From Clicks to Touches: Enabling Face-to-Face Shared Interfaces
The term display suggests a device used solely to output visual information, untouched for fear of occluding or dirtying the screen. Surfaces, meanwhile, are free of this burden – they are a part of the physical environment, and invite both touching and interaction. What happens, then, when surfaces become displays and when input and visual output spaces are superimposed, creating touchable,interactive surfaces? Such surfaces can be used in any number of ways; one exciting form-factor is as a horizontal, interactive, computationally augmented tabletop. Interactive tables provide three potential benefits for users over traditional displays: First, since a direct touch interactive table serves both as a display and as the user’s immediate direct input device, natural hand gestures and intuitive manipulations may be employed to improve the fluidity and reduce the cognitive load of interaction between the user and the digital content. Second, by leveraging the tendency to gather around a table for face-to-face interaction, a horizontal tabletop surface offers affordances and opportunities for building and enhancing co-located collaborative environments. Third, large surfaces such as tabletops offer a spacious work area that may influence working styles and group dynamics. The larger area also provides a larger visual field, which may be utilized as external physical memory in order to extend the working memory capacity of its users, and as an external cognitive medium.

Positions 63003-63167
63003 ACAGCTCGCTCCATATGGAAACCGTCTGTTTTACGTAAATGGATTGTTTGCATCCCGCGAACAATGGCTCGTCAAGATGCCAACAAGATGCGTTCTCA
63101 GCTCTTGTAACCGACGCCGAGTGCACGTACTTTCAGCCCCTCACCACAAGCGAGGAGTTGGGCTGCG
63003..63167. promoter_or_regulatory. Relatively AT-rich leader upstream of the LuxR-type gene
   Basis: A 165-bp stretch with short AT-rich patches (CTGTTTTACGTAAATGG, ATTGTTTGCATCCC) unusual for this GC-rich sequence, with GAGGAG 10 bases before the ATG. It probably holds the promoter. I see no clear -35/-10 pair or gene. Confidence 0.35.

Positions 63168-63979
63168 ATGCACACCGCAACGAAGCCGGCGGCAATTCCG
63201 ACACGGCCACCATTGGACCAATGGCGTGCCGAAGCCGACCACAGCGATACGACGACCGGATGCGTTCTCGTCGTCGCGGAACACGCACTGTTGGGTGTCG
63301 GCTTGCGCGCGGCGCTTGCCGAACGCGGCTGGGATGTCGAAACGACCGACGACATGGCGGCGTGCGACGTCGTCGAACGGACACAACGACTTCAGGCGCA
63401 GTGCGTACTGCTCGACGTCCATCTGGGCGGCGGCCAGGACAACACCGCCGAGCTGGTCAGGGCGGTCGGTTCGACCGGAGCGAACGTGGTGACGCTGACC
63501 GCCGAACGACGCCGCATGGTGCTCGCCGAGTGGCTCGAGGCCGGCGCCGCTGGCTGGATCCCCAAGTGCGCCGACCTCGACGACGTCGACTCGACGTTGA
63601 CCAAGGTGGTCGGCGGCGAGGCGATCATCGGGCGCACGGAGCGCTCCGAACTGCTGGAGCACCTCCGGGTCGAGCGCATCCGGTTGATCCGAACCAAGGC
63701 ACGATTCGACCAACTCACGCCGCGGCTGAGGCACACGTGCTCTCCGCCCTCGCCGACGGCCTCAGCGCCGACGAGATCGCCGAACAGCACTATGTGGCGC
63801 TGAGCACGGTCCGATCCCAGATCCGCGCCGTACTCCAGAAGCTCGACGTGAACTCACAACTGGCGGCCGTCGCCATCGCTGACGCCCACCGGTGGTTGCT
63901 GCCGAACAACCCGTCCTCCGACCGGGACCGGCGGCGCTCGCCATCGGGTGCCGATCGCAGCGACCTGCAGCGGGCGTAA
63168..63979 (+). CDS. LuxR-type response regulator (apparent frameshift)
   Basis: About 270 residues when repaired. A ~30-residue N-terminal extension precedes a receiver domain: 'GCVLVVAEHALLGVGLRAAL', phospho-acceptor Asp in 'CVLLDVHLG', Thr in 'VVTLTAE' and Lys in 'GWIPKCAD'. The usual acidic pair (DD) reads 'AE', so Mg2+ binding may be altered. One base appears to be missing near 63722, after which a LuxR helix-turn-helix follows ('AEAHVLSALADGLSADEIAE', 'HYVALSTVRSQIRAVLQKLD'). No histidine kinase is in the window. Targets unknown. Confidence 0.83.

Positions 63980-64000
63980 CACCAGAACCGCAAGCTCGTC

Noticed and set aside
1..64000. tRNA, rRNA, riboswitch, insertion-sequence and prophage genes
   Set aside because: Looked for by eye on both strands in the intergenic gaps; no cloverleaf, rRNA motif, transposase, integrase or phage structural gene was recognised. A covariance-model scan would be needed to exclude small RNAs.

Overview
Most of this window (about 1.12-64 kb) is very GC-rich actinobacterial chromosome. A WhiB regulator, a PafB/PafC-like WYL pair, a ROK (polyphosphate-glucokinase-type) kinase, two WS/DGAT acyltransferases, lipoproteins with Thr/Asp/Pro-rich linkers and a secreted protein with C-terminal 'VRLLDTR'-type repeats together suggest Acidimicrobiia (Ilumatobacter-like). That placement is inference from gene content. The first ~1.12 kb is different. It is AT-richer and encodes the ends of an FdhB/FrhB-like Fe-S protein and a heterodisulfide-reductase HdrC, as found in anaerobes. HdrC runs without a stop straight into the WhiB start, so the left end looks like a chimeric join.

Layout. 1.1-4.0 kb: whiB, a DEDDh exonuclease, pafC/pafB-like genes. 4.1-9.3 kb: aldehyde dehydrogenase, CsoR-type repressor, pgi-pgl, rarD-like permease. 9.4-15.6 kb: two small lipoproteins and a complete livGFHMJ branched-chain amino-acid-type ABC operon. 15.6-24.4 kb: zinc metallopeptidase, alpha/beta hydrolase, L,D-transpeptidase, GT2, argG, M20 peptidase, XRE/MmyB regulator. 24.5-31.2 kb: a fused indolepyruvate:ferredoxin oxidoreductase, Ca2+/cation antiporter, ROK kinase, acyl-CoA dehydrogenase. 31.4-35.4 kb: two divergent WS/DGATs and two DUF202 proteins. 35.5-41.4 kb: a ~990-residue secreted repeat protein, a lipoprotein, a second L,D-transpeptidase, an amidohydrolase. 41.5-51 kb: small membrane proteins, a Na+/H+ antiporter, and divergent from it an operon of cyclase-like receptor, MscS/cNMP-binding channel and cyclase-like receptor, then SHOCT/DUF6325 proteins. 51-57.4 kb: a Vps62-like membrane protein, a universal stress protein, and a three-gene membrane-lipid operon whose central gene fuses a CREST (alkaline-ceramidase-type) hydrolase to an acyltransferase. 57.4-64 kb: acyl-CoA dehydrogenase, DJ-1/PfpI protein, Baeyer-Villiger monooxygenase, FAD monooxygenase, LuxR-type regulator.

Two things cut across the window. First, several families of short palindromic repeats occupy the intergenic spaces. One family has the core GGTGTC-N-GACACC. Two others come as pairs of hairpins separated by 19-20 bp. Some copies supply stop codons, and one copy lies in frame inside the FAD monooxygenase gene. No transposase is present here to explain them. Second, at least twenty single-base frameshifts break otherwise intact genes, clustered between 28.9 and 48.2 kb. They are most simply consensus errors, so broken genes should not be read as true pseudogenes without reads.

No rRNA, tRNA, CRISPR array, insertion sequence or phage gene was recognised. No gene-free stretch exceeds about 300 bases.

In the past few years, in our pursuit to exploit the advantages and the affordances of direct-touch surfaces, we have designed, implemented and studied a variety of tabletop user interfaces, interaction techniques, and usage scenarios. We have also carried out empirical evaluations, and obtained preliminary findings on how people using a story-sharing table with digital photos, on non-speech audio feedback on multi-user interactive tabletops, and on some of the effects of the size of groups on different aspects of multi-user tabletop collaboration. In this talk, I will describe six particular challenges for the design of direct-touch tabletop environments, and present solutions and experiences to these challenges.